On 26 June 2014 the Senate referred the provisions of the Family
Assistance Legislation Amendment (Child Care Measures) Bill (No. 2) 2014 (the
bill) to the Senate Education and Employment Legislation Committee (committee)
for inquiry and report by 28 August 2014.
Conduct of inquiry
Details of the inquiry were made available on the committee's website.
The committee also contacted a number of organisations inviting submissions to
the inquiry. Submissions were received from nine organisations, as detailed in
A public hearing was held in Canberra on 25 August 2014. The witness
list for the hearing is available in Appendix 2.
The bill proposes to amend the A New Tax System (Family Assistance)
Act 1999 (Cth) (New Tax Act) to give effect to the government's budget
measure that would deliver net savings of $230.4 million over four years.
The bill would achieve this goal by extending the Child Care Benefit (CCB)
income thresholds for those using approved childcare services, for a further three
The bill follows the Family Assistance Legislation Amendment (Child Care
Measures) Bill 2014 (the former bill) that proposed changes to both the Child
Care Rebate (CCR) and the CCB. The committee inquired into the former bill and
tabled its report on 16 June 2014.
Submissions were received from 16 organisations in this former bill inquiry, as
detailed in Appendix 3.
On 23 June 2014 the Senate amended the former bill to exclude those
provisions which sought to extend the CCB income thresholds for a further three
and the House of Representatives agreed to this amendment.
On 26 June 2014 the bill was introduced in the House of Representatives,
effectively, 'reintroducing the child care benefit measure contained in the
The proposed changes to the CCB income thresholds are a part of a
broader 2014–15 Budget measure to maintain eligibility thresholds for major
government payments for three years from 1 July 2014.
Overview of the Bill
The bill would maintain the current CCB income test thresholds for
approved childcare services at their current level for three years from 1 July
Currently the CCB income test thresholds are indexed at the beginning of
each financial year and adjusted pursuant to the movement in the Consumer Price
Index (CPI) over the year to the preceding December quarter.
Presently under the New Tax Act and relevant instruments, CCB is payable
for approved care to eligible parents/carers for between 24–50 hours of care
per child per week providing the following requirements are satisfied:
parents/carers are responsible for paying the relevant child care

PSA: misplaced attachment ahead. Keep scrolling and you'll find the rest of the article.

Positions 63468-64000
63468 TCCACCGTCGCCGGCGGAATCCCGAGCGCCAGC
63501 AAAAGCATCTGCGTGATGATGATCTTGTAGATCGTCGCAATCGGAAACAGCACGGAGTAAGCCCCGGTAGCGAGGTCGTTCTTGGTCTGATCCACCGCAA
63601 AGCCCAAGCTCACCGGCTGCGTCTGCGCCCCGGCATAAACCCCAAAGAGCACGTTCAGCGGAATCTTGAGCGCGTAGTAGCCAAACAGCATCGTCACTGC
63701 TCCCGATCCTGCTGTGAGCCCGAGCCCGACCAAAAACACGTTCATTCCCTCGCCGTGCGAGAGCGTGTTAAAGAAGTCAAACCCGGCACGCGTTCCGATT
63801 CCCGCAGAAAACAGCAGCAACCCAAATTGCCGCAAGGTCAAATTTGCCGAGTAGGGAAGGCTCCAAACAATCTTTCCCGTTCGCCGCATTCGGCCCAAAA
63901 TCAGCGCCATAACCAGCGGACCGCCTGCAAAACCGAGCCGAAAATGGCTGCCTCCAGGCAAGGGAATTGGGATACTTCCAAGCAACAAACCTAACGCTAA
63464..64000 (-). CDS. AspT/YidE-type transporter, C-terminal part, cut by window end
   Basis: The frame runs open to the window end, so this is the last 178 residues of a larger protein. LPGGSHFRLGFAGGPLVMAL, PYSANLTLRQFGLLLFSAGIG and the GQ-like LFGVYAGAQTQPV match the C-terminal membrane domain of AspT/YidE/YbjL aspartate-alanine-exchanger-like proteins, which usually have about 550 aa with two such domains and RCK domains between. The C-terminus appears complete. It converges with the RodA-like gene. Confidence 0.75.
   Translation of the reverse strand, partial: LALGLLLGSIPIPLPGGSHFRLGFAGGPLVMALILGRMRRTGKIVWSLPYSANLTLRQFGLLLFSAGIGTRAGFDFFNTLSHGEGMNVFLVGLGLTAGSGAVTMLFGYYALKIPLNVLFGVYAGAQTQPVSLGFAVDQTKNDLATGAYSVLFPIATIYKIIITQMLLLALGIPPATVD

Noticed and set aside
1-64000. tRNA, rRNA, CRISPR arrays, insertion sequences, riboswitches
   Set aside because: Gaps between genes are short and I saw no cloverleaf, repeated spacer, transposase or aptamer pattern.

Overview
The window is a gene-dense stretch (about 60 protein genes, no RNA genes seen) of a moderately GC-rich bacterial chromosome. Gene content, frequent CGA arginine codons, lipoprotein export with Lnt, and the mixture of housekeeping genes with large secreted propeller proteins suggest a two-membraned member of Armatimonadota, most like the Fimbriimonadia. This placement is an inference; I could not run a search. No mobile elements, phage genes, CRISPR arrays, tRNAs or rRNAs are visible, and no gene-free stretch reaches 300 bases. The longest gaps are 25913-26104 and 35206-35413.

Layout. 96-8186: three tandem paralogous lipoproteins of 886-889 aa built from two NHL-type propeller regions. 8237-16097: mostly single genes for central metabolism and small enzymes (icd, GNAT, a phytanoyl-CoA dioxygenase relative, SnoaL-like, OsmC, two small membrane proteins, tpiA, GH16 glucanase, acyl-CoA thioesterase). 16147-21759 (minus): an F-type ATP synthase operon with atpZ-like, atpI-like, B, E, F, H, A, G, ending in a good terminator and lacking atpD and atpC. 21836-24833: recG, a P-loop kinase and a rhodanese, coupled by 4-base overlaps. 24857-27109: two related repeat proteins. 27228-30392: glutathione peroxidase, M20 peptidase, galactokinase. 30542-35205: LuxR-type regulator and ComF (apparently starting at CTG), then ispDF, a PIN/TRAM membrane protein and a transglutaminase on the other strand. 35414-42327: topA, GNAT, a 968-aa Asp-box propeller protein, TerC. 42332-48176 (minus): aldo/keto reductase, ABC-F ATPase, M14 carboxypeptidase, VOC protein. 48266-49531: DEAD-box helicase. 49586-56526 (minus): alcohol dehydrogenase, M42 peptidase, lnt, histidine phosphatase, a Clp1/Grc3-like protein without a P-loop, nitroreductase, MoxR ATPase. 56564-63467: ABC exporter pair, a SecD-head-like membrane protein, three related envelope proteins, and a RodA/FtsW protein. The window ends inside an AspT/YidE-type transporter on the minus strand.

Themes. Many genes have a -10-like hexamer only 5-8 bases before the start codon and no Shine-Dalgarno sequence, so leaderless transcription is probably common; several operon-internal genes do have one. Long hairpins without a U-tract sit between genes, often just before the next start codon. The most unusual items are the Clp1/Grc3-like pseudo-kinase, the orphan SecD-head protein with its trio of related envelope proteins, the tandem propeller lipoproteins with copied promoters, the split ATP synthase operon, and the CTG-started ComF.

the child receiving the care is immunised or is exempt from the
parents/carers meet the residency requirements; and
parents/carers meet the income test.
Under the current income test, the maximum CCB rate is payable for
parents/carers with an annual adjusted taxable income under $42 997.
The current maximum CCB rate for approved care for a non-school aged child is
$4.10 per hour, or $205 for a 50 hour week.
Currently CCB is not payable to parents/carers with income above the
income limit. The current income limit for one child in care is $149 597; for
two children in care it is $155 013; and for three or more children in care it
is $175 041 plus $33 106 for each child after the third.
Human Rights Implications
The explanatory memorandum details the bill's engagement of the
following human rights instruments:
the rights of the child, under Article 3 of the Convention of
the Rights of the Child (CRC); and
the right to social security, under Article 9 of the International
Covenant on Economic, Social and Cultural Rights (ICESCR) and
Article 26 of the CRC.
The explanatory memorandum states that the bill is compatible with human
To the extent that the Bill engages the rights of the child
and to the extent it engages and places any limitation on the right to social
security, such limitation is reasonable, necessary and proportionate to
achieving a legitimate aim.
The Parliamentary Joint Committee on Human Rights (Human Rights committee)
examined the bill in its Ninth report, tabled in the Senate on 15 July 2014.
The Human Rights committee expressed concerns that the statement of
compatibility included in the explanatory memorandum:
addressed the bill's 'impact on the amount of the benefit rather
than its impact on the entitlement to the benefit based on family income'
in the context of the right to social security under ICESCR and CRC and the
right to an adequate standard of living;
did not provide an assessment of the impact of the measures on
the right to work under Article 2(1) of ICESCR and the Convention on the
Elimination of All Forms of Discrimination against Women.
The Human Rights committee sought clarification from the Minister for
Education as to whether:
pausing the indexation of the income thresholds for entitlement
to CCB is compatible with the right to social security and the right to an
adequate standard of living;
the bill is compatible with the right to work.
The Minister is yet to provide a response.
Financial Impact Statement
The explanatory memorandum submits that the bill would have a financial
impact, resulting in net savings of $230.4 million over four years.
The committee thanks those individuals and organisations who contributed
to the inquiry by preparing written submissions and giving evidence at the
Notes on References
In this report the committee references submissions made to the inquiry
into the Family Assistance Legislation Amendment (Child Care Measures) Bill
(No. 2) 2014, as detailed in Appendix 1; as well as submissions made to the
inquiry into the Family Assistance Legislation Amendment (Child Care Measures)
Bill 2014 (former bill), as detailed in Appendix 3.
References in this report to the Hansard for the public hearing are to
the Proof Hansard. Please note that page number may vary between the Proof
Hansard and the official transcripts.
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